SACRAMENTO, CA - Assem. Roger Dickinson wants a nickel tax on every bullet sold in California to be used to re-fund a mental health program for children.
The School-Based Early Mental Health Intervention and Prevention Services for Children program (EMHI), was cut from the state budget byGov. Jerry Brownlast year.
Mental health advocates said the bill could help restore critical mental health screening and treatment for thousands of vulnerable children from kindergarden to 3rd grade.
"This is one of the most successful programs ever," said mental health advocate Rusty Selix, with the California Council of Community Health Agencies. Headded that children served by the program, "don't wind up in child welfare, they don't wind up in juvenile justice, they stay in school. They graduate from high school."
But recreational shooters said they are being unfairly targeted by the bill.
"I don't think that's fair. I mean, people that do recreational shooting, they shouldn't be taxed high because they just like to come into a range," said Terrell Zeidan, as she left a shooting range in North Sacramento.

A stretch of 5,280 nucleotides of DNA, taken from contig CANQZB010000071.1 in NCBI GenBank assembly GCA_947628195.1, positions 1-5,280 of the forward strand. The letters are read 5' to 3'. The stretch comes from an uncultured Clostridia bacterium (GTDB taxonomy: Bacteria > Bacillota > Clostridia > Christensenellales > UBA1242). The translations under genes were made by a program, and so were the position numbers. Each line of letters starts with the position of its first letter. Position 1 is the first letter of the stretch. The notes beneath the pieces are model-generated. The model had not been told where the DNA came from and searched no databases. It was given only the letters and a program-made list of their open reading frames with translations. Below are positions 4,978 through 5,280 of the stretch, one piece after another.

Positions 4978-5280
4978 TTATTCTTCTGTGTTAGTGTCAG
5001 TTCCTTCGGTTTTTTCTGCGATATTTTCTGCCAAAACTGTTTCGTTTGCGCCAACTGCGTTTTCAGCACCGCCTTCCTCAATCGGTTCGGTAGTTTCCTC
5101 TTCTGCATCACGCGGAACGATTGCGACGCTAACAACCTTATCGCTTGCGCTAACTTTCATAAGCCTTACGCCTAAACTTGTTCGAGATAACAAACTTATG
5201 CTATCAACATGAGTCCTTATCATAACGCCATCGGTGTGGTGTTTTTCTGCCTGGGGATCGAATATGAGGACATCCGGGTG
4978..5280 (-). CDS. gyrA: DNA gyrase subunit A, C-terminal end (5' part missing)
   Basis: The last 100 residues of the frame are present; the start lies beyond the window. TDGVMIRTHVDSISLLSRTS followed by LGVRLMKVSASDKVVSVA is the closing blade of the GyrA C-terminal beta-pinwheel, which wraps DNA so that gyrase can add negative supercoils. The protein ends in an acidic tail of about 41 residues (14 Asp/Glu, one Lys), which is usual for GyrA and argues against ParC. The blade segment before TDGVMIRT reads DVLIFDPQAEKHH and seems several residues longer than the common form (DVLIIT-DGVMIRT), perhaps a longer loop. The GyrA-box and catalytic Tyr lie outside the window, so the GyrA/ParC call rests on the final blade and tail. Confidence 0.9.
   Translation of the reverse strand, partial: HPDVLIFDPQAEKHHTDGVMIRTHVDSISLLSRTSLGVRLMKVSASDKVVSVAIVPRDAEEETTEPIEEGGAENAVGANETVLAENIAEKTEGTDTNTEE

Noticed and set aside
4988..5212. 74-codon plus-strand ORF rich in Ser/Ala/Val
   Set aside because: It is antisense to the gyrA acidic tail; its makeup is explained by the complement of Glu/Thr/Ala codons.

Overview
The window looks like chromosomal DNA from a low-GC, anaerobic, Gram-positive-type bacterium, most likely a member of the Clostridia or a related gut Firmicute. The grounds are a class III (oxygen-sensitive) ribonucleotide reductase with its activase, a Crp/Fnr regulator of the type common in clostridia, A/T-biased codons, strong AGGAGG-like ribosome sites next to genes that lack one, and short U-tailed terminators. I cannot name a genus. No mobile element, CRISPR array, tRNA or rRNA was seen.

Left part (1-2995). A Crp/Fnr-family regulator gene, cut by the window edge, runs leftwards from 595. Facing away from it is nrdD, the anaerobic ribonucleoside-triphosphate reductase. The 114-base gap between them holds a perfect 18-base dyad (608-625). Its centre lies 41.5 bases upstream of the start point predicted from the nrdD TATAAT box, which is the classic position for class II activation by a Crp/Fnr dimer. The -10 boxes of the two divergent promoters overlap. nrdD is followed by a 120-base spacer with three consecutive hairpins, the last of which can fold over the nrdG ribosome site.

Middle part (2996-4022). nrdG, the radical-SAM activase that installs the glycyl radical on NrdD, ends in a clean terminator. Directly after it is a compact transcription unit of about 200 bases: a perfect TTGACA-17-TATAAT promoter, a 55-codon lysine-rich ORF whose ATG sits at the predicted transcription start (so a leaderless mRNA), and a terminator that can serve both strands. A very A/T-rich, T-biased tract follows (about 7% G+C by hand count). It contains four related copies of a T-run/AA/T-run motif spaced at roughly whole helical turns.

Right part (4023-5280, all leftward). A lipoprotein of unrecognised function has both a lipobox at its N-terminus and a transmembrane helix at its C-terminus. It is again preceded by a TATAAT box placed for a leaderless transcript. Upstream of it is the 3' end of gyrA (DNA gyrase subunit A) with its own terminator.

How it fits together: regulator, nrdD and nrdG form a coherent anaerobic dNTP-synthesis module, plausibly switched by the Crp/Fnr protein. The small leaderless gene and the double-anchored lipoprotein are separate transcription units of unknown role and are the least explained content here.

The nickel a bullet tax would almost double the cost of .22-caliber rounds.
"Ridiculous. I think, too much," said Kuo Hwang, a recreational shooter who said he would consider giving up his pastime if the law were to become law.
Some believe the new law is an appropriate way to help curb gun violence.
"In the light of what's happened lately and the fact that we really need help around our mental health services for kids and for adults, that it's something that could really be helpful," said David Andersen who is not a recreational gun user.
But the new law may be a tough sell, even for some who do not own guns.
"I don't really agree with it. I mean, I'm sure that there's other ways that they can fund for mental health," Laura Cather said.